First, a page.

Gov. Norm Bangerter and an official party with him from Utah were whisked to the U.S. Embassy in Honduras Monday after security officials saw a suspicious vehicle following a motorcade carrying a three-star Army general.

Bangerter flew to Honduras on Sunday for a tour of U.S. Southern Command operations in Panama and to visit Utah National Guard engineers who are building a road in the remote Yoro Province during their annual training.Members of the Utah party had just arrived Monday about 6 p.m. at their hotel in the capital city and were exiting three bulletproof vans when they were abruptly herded back into the vans by U.S. security personnel.

Minutes before, a vehicle carrying three men and a woman was spotted following a van containing 4th Army Commander Lt. Gen. Fred Brown.

One U.S. agent coordinating security at the hotel said a rifle was seen in the suspicious car. But that report was not confirmed later in the evening.

The governor's and general's parties were taken to the embassy for security reasons, even though some members of the party were kept outside the embassy's perimeter walls for 10 to 15 minutes because no one was carrying a passport.

All passports in Bangerter's party were being kept by an Army National Guard escort.

Traveling with the governor on the four-day Honduras trip - and the unscheduled stop at the embassy Monday night - are his wife, Colleen; Utah National Guard Commander Maj. Gen. John L. Matthews and his wife, Darlene; Brig. Gen. James G. Martin; Bud Scruggs, Bangerter's administrative assistant; Sen. Wilford R. Black Jr., Utah Senate minority leader; Jay Stuart, principal of Box Elder High School and president of the Utah Secondary School Principals Association; four reporters and two cameramen from Salt Lake City; the governor's security guard and several National Guard officers.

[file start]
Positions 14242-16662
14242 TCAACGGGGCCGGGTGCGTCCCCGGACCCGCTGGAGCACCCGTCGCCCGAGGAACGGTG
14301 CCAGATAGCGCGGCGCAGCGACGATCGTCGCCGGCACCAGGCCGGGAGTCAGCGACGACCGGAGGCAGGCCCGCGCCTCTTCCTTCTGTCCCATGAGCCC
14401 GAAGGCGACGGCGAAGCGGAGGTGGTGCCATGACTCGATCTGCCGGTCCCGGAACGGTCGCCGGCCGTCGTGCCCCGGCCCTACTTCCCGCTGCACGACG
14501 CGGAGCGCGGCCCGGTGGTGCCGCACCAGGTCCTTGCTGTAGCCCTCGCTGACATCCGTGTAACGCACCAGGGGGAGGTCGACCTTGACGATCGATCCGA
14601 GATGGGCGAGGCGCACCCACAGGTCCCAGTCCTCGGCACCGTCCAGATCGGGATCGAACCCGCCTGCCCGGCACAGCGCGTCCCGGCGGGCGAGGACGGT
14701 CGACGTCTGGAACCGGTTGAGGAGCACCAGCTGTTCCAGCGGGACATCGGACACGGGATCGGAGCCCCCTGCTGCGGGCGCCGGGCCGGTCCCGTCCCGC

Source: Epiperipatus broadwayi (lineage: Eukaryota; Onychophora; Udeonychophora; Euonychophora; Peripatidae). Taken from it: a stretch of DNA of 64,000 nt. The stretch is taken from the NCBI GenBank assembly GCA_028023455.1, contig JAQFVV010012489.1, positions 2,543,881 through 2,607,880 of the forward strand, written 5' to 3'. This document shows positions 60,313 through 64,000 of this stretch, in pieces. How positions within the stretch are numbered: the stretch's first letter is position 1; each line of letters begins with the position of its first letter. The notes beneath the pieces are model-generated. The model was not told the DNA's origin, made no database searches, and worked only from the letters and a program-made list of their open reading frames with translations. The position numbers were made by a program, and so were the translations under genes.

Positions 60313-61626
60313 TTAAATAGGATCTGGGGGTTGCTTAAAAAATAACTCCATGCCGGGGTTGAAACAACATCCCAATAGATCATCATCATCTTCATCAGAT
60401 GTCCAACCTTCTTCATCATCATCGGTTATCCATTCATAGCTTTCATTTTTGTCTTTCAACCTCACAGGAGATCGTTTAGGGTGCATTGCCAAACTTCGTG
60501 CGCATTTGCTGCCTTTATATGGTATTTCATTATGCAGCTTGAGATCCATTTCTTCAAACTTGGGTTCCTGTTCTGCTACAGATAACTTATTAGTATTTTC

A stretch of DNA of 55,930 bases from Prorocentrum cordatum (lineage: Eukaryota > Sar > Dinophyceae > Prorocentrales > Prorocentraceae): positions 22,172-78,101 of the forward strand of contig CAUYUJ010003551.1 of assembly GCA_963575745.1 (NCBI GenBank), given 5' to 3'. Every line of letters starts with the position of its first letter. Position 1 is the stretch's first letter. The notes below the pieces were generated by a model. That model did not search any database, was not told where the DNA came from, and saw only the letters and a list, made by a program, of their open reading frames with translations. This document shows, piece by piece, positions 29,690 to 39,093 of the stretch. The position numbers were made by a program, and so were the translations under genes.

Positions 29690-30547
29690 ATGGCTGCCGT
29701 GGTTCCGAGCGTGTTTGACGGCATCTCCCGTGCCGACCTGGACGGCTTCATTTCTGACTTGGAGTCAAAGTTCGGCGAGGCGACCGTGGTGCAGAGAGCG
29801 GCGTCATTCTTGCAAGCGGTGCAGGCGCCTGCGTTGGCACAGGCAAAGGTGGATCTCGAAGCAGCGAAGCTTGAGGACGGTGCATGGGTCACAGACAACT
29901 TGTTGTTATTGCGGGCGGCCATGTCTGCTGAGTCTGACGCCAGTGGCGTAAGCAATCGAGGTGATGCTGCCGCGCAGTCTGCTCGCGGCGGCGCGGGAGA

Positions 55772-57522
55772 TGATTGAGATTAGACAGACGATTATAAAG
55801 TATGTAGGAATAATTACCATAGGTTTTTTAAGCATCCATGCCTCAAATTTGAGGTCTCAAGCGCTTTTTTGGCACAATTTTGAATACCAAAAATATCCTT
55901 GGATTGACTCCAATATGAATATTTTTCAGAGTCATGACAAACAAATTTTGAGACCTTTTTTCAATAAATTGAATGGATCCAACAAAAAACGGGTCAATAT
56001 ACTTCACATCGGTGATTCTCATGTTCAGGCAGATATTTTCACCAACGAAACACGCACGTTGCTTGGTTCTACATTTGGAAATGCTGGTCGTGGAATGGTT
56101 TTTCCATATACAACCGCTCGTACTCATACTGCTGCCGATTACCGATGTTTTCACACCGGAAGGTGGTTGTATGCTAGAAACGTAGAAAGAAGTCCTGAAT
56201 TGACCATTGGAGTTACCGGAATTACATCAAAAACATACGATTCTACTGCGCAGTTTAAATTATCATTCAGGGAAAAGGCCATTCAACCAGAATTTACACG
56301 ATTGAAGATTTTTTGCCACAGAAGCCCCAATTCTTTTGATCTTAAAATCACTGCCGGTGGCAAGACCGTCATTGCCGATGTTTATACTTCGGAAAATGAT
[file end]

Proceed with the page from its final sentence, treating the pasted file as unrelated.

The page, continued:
Craig Moody, Utah House majority leader, and Fred Ball, Salt Lake Area Chamber of Commerce president, also are traveling with the governor but had already gone inside the hotel, along with another reporter, when the rest of the party was rushed away.

Armed plainclothes security guards searched the hotel until they located the three missing members of Bangerter's party and several other Americans who became separated from Brown's party.

Once found, some members of the group still at the hotel were asked to wait in the lobby until they, too, could be taken to the embassy. But the hotel was searched and ruled secure within the hour, and the group at the embassy was returned.

Matthews said on his return that the hotel had been determined safe or else the security personnel would have kept the group at the embassy.

Two armed plainclothes guards assigned from the military advisers' group in Panama travel with the governor everywhere - shooing away street children who begged coins from Bangerter as he took a walking tour of the city Sunday and coordinating their locations using coded messages on two-way radios.

Drivers for the motorcade take different routes to and from the airport. The chase vehicle lags behind, looking for suspicious vehicles.

The chase car spotted the suspicious vehicle tailing Brown's van.

Once the scare involving the embassy was over, Bangerter and part of his party walked as they had done the night before to a nearby restaurant in time for a late dinner.


(Additional story) Bangerter's trip

Where: The Central American countries of Honduras and Panama.

Major activities: Bangerter will meet with the U.S. ambassador to Honduras, Honduran President Jose Azcona Hoyo and U.S. Southern Command officers in Panama.